Interview with Susan Wasinger, author of Sewn by Hand

Apr 6, 2011

I'm always amazed at what can be accomplished with a simple needle and thread, and the new book Sewn by Hand by Susan Wasinger really brings that idea home with two dozen projects you can complete without the hassle of a machine. The projects range from home decor and craft projects to stylish accessories and more. Through beautiful photographs, Susan walks you through mastering several hand stitches that will have you completing the projects with ease in no time. For more on the creative force behind making the book, read on for a Q&A with Susan:  

 

Sew Daily: Who taught you to sew and when? 
Susan Wasinger: My Swiss grandmother taught me to sew when I was four years-old. My first project was a pair of elastic-waist pants. I was so thrilled that I could make something I could actually wear!! They were bright red, these pants were, kind of a Hawaiian print. What four-year-old wouldn’t think that was the coolest thing? Oh, and by the way, my grandmother was trained as a couture seamstress, so she knew the “right way” to do things, but she always encouraged me to experiment and learn by trial and error. And yes, there were lots and lots of errors. 

SD: How do you feel projects sewn by hand are different from those made by machine? 
SW: The portability of hand sewing is so lovely. You can take your sewing anywhere and do it in the midst of something else, like waiting at the doctor’s office, or chatting with your friends, or sitting in the stands of your kids’ soccer game. It doesn’t require a “sewing room”, or that you clear a big space on a table, or that you find a plug, it is quite contained and much can be achieved with little prep and fanfare. You can pick it up any old time, too. I tend to look at machine sewing projects in terms of seams. I would never stop in the middle of a dress’ side seam and come back later. But with a hand sewn project, you can lay down your needle when something else beckons, and pick it up again later. Even five minutes can be productive. And the silence! Did I mention the silence? Something we barely ever get to experience anymore in our cacophonous, modern lives. There is no buzz, or whir, or click, or rattle to sewing by hand. There is a certain happiness when sitting, engulfed in silence, thoroughly engaged in the making of something wonderful. Each of those little stitches sews us into a great patchwork of the makers and the do-ers of an earlier era. It’s just a good feeling to sew by hand.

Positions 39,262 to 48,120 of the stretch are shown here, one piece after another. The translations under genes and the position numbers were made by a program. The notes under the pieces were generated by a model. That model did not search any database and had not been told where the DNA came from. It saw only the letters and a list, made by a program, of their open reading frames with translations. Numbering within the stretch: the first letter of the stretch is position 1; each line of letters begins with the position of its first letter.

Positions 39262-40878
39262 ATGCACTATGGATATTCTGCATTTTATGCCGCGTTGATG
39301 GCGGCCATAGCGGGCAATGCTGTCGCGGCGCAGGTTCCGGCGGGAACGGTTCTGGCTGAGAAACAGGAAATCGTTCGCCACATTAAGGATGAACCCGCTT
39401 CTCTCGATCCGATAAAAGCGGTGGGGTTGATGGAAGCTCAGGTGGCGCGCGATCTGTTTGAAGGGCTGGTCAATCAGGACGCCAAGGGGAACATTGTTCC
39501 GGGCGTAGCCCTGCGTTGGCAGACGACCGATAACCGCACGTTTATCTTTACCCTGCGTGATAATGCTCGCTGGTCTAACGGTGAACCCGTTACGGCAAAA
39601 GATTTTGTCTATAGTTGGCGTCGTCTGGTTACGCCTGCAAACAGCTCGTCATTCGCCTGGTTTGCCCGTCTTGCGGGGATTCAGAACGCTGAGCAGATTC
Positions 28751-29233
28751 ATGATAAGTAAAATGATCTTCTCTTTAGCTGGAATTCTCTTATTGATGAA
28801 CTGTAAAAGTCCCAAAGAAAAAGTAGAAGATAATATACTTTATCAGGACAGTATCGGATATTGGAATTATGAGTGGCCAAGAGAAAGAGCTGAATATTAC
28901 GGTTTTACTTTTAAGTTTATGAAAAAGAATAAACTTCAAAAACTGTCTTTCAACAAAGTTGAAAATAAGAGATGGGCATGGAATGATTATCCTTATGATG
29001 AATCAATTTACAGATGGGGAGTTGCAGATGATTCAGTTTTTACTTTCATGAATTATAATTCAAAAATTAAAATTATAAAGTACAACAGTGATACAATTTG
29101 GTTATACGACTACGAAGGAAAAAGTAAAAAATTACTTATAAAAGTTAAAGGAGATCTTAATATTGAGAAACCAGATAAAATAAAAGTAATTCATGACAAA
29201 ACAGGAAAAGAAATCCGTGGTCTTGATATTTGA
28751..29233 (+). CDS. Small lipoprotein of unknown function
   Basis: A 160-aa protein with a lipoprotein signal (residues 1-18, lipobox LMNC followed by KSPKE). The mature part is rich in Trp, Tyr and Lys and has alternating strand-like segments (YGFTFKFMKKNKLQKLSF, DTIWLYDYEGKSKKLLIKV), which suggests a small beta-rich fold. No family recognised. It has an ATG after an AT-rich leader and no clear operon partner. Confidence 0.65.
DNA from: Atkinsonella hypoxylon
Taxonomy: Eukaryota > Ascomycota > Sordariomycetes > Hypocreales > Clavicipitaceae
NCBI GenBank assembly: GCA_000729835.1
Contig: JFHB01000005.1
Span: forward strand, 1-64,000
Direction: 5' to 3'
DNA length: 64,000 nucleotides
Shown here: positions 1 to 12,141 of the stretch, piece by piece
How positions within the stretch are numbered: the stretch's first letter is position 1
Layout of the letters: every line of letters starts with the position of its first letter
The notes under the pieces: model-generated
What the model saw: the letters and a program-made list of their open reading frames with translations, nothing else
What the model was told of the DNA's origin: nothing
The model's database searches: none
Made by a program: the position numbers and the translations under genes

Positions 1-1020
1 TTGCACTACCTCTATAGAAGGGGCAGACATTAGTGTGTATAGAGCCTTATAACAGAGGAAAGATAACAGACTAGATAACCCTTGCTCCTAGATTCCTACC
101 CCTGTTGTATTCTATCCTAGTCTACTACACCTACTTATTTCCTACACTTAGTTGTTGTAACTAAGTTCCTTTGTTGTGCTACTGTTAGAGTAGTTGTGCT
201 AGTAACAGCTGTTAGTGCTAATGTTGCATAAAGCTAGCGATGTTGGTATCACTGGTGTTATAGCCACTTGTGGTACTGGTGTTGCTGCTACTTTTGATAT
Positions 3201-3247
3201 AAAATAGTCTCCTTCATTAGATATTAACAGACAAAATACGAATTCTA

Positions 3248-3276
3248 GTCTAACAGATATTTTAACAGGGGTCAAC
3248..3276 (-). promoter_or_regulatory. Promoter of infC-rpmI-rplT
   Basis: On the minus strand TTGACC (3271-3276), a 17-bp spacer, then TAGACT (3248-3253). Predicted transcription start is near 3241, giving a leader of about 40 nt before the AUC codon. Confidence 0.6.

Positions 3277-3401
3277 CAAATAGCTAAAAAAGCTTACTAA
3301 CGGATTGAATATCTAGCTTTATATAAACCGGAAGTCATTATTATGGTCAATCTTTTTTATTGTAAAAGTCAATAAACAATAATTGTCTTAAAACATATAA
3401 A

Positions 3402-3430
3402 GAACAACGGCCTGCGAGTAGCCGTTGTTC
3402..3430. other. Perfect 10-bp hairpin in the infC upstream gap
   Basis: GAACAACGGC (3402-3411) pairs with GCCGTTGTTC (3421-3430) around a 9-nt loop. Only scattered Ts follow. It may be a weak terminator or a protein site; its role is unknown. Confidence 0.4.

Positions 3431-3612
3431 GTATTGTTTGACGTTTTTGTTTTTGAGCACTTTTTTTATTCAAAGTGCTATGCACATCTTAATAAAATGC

SD: Where do you find inspiration for your projects?
SW: Ideas often come to me out of need as in, “I need storage bins, can I sew them?” Or I’m inspired by something I find, like a piece of fabric (I love printed linens from Japan) or some vintage piece of trim (I often buy “lots” that are the contents of someone’s old sewing box on ebay). Or I find inspiration in something I want to repurpose, like hot-washed sweaters or an old vintage shirt. Then I start looking at the nature and character of the thing, what I love about it, and try to find a way to highlight that thing and give it another way to be useful.

SD: Could you share a little about how the idea for Sewn by Hand came about? 
SW:
Well, I think I grew tired of finding myself sequestered in my studio, hunched over my sewing machine, all alone. I wanted to be able to hang out with my family and still work on projects. I found myself lingering over hems, and basting, and any of those things that just required a needle and thread, things I could work on anywhere I chose. The original idea was sort of edgy and radical was called “sewing unplugged”. But after I had done a few projects, and had truly finally really “unplugged”, the projects started becoming softer and sweeter and just the opposite of edgy. I discovered the wonderful quiet of hand sewing. I was so used to the hum and whine of my sewing machine, that I didn’t realize how lovely and full of grace it is to sit quietly and purposefully to let your hands work on something pretty. It was a discovery I just had to share with others.